The prospective population study was based on representative samples of working individuals (n=79 004) aged 16-64, interviewed in the Swedish Work Environment Survey between 1993 and 2013. Information on diagnosed DP in 1994-2014 was gathered from the Social Insurance Agency's database. The focus was on nursing professionals (registered nurses and midwives) and care assistants, for example, assistant nurses and hospital ward assistants. The outcome was DP, classified into two diagnostic groups. Associations between physical work factors and risk of DP were calculated using Cox regression with HR and 95% CI.

Physical work factors were associated with future DP after adjusting for sociodemographic conditions and psychosocial work factors among care assistants (n=10 175) and among all other occupations (n=66 253), but not among nursing professionals (n=2576). The increased risk among care assistants (n=197) exposed to heavy physical work was 66% (HR 1.66, 95% CI 1.39 to 1.97), and for those exposed to strenuous work postures (n=420) it was 56% (HR 1.56, 95% CI 1.35 to 1.80). Physical work indicators were mainly associated with musculoskeletal DP diagnoses among care assistants, but two indicators were significant also for mental diagnoses. An increased risk of DP was found among nursing professionals (n=102) exposed to detergents or disinfectants (HR 1.48, 95% CI 1.06 to 2.05), but not among care assistants.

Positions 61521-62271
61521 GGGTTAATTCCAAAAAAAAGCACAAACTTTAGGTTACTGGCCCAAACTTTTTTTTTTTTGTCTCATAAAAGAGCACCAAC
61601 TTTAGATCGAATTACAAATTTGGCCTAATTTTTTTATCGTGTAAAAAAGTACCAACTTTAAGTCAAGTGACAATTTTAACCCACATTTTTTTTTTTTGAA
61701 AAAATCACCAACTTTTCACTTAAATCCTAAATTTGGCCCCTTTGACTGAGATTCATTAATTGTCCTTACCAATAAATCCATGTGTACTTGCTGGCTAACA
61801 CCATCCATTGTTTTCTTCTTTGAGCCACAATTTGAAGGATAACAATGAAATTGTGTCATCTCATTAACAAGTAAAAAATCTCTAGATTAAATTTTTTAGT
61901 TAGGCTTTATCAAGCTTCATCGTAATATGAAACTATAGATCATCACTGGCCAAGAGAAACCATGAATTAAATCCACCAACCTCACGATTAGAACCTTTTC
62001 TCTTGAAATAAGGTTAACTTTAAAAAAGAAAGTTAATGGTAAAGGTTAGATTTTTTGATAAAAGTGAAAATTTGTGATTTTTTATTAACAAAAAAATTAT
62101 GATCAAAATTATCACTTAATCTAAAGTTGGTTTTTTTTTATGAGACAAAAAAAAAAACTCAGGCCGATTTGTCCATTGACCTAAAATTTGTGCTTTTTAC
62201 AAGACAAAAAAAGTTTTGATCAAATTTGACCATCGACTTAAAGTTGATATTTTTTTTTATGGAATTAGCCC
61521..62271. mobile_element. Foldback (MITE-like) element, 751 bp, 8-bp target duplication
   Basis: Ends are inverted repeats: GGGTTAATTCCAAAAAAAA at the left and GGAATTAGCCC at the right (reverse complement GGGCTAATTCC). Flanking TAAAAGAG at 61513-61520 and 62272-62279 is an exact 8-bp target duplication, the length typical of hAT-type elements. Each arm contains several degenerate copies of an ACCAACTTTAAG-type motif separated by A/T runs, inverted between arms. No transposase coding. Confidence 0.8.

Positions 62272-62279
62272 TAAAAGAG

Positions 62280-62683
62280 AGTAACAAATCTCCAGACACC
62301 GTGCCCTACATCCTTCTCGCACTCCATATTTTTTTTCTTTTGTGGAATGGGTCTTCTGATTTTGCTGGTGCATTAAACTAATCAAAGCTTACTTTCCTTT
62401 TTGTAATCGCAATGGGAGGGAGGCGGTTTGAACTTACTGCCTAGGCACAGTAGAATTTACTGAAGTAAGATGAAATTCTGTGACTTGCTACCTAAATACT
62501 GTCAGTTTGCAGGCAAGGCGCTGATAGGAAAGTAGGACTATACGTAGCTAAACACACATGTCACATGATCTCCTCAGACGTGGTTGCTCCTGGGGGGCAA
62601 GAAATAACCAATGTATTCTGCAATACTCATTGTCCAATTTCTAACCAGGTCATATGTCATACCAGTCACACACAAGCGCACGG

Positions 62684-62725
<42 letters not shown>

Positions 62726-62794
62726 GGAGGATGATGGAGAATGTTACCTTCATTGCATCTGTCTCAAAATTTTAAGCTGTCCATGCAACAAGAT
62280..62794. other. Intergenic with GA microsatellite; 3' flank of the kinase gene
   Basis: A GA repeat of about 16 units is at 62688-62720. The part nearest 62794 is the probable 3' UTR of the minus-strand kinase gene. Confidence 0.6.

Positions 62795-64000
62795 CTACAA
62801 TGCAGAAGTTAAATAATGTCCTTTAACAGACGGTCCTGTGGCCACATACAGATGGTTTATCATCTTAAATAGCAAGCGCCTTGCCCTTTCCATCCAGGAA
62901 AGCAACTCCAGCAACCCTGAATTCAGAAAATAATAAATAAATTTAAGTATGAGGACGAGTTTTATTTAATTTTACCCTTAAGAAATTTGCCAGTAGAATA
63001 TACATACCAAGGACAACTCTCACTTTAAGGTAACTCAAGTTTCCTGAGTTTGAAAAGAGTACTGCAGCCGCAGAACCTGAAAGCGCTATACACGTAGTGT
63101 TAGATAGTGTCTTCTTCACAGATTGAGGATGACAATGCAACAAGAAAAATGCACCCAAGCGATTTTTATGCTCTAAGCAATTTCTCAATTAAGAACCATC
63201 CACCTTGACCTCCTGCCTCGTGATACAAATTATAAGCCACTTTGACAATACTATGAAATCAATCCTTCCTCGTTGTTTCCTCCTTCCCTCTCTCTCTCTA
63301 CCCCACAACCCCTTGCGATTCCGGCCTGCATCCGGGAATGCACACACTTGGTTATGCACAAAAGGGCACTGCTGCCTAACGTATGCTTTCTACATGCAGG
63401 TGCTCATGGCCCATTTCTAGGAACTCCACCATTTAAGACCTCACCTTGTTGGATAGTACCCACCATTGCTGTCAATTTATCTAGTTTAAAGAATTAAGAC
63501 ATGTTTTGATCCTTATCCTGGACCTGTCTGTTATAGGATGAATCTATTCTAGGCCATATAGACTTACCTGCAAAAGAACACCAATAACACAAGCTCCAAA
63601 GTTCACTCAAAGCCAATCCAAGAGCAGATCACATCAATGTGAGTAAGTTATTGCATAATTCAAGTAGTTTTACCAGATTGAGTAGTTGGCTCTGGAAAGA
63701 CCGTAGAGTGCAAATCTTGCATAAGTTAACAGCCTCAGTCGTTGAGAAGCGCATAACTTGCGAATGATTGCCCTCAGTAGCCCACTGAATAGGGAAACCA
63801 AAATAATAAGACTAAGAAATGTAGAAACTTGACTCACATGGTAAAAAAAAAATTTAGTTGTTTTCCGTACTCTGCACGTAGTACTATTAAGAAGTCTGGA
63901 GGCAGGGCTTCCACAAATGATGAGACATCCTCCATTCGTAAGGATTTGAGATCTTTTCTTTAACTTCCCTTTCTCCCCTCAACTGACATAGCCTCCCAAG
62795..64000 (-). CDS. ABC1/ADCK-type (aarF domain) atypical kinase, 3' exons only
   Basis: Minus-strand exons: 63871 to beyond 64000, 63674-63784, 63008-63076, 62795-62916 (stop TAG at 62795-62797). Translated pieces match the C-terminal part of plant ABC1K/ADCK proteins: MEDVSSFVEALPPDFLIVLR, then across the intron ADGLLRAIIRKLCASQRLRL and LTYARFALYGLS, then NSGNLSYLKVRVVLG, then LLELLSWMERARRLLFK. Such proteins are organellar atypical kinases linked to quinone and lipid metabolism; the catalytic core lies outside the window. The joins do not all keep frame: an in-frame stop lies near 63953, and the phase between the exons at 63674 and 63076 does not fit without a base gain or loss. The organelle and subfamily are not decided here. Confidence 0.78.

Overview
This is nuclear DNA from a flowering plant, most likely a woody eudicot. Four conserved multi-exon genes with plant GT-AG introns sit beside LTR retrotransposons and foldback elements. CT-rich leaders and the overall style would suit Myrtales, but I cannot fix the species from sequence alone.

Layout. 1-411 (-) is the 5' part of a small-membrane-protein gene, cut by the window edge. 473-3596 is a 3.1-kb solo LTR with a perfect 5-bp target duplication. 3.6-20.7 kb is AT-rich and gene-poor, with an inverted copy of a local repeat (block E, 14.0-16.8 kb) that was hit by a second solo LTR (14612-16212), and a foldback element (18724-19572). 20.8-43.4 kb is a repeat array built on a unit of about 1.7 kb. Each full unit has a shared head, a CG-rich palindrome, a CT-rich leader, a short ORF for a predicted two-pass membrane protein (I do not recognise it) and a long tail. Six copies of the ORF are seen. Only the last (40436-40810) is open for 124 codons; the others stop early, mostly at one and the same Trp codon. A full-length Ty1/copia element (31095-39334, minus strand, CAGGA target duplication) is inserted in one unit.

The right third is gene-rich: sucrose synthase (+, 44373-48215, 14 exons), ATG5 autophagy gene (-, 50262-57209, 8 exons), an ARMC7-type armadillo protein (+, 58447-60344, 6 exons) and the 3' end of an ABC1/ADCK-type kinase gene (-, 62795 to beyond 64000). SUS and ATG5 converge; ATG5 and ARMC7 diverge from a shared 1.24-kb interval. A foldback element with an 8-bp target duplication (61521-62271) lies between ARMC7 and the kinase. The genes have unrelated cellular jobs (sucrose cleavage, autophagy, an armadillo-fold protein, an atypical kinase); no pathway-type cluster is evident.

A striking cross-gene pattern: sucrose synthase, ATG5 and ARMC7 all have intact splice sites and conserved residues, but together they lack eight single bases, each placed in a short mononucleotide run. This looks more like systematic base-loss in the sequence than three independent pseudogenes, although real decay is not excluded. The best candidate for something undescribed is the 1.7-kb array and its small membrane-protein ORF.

Heavy physical work and strenuous postures are predictors of future DP, particularly among care assistants and in the general working population. In order to reduce early exit from the workforce, efforts should be made to improve physical and ergonomic working conditions.

Pay-for-performance programmes reduce stroke risks in patients with type 2 diabetes: a national cohort study.

BMJ Open

A pay-for-performance (P4P) programme is a management strategy that encourages healthcare providers to deliver high quality of care. In Taiwan, the P4P programme has been implemented for diabetes, and certified diabetes physicians voluntarily enrol patients with diabetes into the P4P programme. The objectives of this study were to compare the risk of stroke and its related factors in patients with type 2 diabetes who were enrolled in a P4P programme compared with those who were not.

We reviewed patients ≥45 years of age newly diagnosed with type 2 diabetes mellitus (DM) from the National Health Insurance Research Database in Taiwan. A Cox proportional hazards model was used to compare the relative risk of stroke between patients with type 2 DM enrolled in the P4P programme and those who were not enrolled.

Compared with the patients not enrolled, there was a significantly lower stroke risk in P4P participants (HR=0.97, 95% CI 0.95 to 0.99). Although a significantly lower risk of haemorrhagic stroke was observed (HR=0.87, 95% CI 0.82 to 0.93) in P4P participants, no statistically significant difference for the risk of ischaemic stroke between P4P and non-P4P patients (HR=0.99, 95% CI 0.97 to 1.02) was found. Following stratification analysis, a significantly reduced stroke risk was observed in male patients with type 2 diabetes, but not in women.

Participants in Taiwan's Diabetes P4P programme displayed a significantly reduced stroke risk, especially haemorrhagic stroke. We recommend the continual promotion of this programme to the general public and to physicians.

Systematic review protocol on Bacillus Calmette-Guerin (BCG) revaccination and protection against tuberculosis.

BMJ Open